ISRAEL: Deputy Defense Minister: African Migrants Don’t Need Helping Hand


African migrants gather during a protest in Levinsky Park in Tel Aviv on January 07, 2014. (Gideon Markowicz)

Eli Ben Dahan hails decision barring soldiers from aiding refugees in Tel Aviv, says IDF should focus on programs ‘that benefit Israelis’

Deputy Defense Minister Eli Ben Dahan on Sunday praised a controversial decision to cancel a program for IDF soldiers to volunteer with the children of migrants and asylum seekers in Israel, saying the predominately African community in south Tel Aviv does not need to be helped.

In an interview with Army Radio, Ben Dahan claimed that “none of the 150,000 illegal infiltrators have been categorized as refugees, they don’t need to be extended a helping hand or be pulled out of the sea and saved from drowning.”

Official figures show nearly 47,000 illegal immigrants are currently residing in Israel, almost all from Eritrea and Sudan. Most live in the poorer neighborhoods of southern Tel Aviv, with some blaming them for rising crime rates in the city.

“There people have infiltrated into Israel, taken Israelis’ jobs and made south Tel Aviv an impossible place to live,” Ben Dahan charged.

Ben Dahan, who has previously made racially disparaging remarks about Palestinians, went on to question whether if the ban would earn the same backlash from left-wing Israelis if the program were based in the West Bank settlement of Yitzhar.

“Israeli soldiers should volunteer for programs that benefit Israeli citizens,” the deputy minister said.

Pressed by the interviewer about the Jewish commandment to “love theger [stranger] in your midst,” Ben Dahan said the edict only applied to gentiles who embraced Jewish sovereignty in Israel.

Earlier on Sunday, Defense Minister Avigdor Liberman ordered an ene to IDF soldiers working with Elifelet, an organization dedicated to help migrant children in south Tel Aviv, following complaints by local residents and right-wing activists.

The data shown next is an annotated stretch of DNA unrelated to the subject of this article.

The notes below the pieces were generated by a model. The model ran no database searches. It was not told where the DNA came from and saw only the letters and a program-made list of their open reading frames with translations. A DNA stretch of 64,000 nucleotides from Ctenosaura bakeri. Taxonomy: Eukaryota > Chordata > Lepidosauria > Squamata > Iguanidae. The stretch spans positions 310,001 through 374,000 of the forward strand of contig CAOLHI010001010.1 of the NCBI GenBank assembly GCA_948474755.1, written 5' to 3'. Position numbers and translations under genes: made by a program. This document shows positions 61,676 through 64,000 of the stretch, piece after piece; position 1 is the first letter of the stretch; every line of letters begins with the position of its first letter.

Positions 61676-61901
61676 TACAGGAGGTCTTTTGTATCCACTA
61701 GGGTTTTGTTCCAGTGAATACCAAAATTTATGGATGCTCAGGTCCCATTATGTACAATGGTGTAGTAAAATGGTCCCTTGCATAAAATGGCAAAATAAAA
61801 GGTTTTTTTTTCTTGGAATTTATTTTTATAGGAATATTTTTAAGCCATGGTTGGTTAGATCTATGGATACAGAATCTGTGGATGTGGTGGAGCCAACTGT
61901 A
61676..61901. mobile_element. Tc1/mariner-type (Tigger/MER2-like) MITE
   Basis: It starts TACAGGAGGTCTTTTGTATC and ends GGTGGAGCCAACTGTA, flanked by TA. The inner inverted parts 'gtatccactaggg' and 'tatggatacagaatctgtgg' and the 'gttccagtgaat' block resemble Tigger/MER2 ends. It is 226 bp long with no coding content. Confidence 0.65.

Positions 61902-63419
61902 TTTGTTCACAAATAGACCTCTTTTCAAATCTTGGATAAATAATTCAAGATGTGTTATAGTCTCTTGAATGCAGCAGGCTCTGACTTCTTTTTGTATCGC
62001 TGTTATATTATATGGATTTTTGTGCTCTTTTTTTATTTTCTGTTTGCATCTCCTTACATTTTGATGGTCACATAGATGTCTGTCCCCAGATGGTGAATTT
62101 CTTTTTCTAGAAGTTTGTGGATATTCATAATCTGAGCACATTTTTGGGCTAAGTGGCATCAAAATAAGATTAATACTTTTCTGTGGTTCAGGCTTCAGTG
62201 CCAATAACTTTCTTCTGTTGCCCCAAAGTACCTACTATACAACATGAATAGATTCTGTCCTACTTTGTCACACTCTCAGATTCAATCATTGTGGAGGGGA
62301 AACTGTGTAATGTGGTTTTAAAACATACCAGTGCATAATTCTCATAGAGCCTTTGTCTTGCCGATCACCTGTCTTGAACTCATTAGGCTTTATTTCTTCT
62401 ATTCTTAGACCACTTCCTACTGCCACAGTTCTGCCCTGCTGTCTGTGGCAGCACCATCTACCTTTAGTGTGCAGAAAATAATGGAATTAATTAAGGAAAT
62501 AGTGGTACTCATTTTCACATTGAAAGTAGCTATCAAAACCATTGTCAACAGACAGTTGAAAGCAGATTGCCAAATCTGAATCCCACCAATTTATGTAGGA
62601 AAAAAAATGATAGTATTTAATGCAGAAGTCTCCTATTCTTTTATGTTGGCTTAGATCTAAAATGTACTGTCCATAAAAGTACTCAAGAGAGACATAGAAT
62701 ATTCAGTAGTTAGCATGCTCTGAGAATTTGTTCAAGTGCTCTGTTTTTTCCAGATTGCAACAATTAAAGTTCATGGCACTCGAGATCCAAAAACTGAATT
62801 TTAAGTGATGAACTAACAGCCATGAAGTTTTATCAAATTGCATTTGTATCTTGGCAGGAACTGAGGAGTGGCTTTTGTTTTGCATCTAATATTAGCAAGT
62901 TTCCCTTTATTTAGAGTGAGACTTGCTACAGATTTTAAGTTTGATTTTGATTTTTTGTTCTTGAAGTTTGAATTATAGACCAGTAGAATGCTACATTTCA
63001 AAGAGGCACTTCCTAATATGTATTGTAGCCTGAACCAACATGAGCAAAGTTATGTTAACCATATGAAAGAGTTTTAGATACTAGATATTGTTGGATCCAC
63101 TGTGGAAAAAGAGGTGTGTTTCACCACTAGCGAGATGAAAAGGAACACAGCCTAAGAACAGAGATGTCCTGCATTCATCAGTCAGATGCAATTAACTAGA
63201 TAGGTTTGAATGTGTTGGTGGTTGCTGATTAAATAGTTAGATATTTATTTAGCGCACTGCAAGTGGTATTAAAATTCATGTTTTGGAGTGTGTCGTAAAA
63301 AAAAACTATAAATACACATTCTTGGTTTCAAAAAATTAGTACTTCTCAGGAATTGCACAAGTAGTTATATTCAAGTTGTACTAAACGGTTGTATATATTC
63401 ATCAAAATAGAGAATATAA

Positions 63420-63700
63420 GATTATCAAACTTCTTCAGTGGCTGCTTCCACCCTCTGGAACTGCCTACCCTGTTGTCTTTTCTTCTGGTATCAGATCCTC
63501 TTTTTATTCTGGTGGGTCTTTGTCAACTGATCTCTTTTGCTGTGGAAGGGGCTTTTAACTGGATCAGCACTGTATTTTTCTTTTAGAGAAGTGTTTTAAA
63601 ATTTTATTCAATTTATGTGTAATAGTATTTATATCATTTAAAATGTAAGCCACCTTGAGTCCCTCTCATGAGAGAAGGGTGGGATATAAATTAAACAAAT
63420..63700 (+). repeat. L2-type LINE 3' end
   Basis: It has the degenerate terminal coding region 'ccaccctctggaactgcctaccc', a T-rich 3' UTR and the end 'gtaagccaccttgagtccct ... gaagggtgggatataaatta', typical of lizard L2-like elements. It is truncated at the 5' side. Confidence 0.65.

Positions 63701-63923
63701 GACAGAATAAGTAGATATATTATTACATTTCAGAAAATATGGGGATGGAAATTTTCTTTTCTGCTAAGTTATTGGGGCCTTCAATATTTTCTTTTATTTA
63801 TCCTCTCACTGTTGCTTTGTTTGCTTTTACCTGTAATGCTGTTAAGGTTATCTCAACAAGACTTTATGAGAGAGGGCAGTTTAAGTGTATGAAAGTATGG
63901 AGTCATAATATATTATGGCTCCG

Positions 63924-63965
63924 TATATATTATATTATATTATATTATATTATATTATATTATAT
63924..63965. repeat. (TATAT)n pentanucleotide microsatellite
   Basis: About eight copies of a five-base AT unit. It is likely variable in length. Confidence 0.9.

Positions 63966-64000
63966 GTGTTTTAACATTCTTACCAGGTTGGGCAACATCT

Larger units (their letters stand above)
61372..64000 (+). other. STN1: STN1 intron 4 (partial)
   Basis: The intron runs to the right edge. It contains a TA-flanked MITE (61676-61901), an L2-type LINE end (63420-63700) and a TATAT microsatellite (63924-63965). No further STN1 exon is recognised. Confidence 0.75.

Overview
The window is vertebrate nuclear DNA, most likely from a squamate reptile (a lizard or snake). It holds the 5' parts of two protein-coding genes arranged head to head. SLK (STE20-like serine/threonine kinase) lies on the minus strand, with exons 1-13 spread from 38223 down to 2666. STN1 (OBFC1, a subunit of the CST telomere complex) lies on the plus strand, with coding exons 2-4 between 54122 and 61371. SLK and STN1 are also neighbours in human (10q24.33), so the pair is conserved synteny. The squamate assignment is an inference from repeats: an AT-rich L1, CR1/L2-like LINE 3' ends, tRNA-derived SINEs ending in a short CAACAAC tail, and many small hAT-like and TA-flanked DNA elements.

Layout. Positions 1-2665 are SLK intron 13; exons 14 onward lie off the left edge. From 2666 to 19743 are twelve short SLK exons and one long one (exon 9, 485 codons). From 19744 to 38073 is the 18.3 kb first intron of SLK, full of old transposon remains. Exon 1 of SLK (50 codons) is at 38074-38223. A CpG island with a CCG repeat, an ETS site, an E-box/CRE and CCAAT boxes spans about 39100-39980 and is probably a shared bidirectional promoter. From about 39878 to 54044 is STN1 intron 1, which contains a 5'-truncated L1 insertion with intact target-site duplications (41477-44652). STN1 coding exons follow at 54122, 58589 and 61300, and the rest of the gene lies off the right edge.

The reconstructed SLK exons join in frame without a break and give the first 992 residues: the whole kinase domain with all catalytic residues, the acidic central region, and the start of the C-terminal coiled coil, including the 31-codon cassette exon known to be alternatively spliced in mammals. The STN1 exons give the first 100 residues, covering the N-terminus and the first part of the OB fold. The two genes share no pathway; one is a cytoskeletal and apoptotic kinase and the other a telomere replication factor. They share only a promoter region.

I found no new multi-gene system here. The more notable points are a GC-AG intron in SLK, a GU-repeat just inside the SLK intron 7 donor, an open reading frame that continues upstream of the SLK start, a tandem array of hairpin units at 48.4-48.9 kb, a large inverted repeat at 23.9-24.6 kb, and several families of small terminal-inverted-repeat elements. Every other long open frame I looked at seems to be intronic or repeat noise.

“If soldiers have free time, they should help Holocaust survivors or the needy,” Liberman told IDF Chief of Staff Gadi Eisenkot according to Yedioth Ahronoth. “Charity should begin at home.”

A report by Channel 10 last week showing a number of Military Intelligence soldiers volunteering with the NGO Elifelet sparked complaints by some Jewish residents of south Tel Aviv neighborhoods — who have long complained of the influx of poverty-stricken, mainly African foreigners in their neighborhoods — who voiced anger at the soldiers’ actions, accusing them of effectively working for a “radical left-wing” group and backing illegal immigration.

Elifelet is a nonprofit organization that says it helps hundreds of children from migrant families who are suffering from “different levels of hunger and physical distress due to poverty.” It aims to provide food and care for such children. It also claims to protect migrant kids from “racial persecution.”

After Channel 10’s report aired, President Reuven Rivlin expressed support for Elifelet's volunteer program, saying: “It is not a sin… for Israeli soldiers to lend a hand to the helpless, such as the children of refugees whose parents may well have broken Israeli law by entering illegally, for various reasons.” But, he said, “the children are not to blame.”

Israel has in recent years sought to limit the migrants’ numbers. It has built a fence along the border with Egypt, a once-common migration route, and sent many migrants to a desert detention facility — and in some cases back to third-party countries in Africa.

Many say they are fleeing conflict and persecution and are seeking refugee status. Israeli officials contend they are economic migrants, and have resisted calls to recognize them as refugees.

Between 2009 and 2015, 2,408 Eritreans requested refugee status in Israel. The state has responded to 1.42% of these requests, or 45 people, rejecting 40 outright and granting temporary protection to five, while the Interior Ministry granted refugee status to four people.

Israel’s approval ratings for refugee status are drastically lower than international levels. According to the United Nation’s High Commissioner for Refugees, internationally, 84 percent of Eritreans and 56 percent of Sudanese asylum seekers received either refugee status or extended protection in 2014.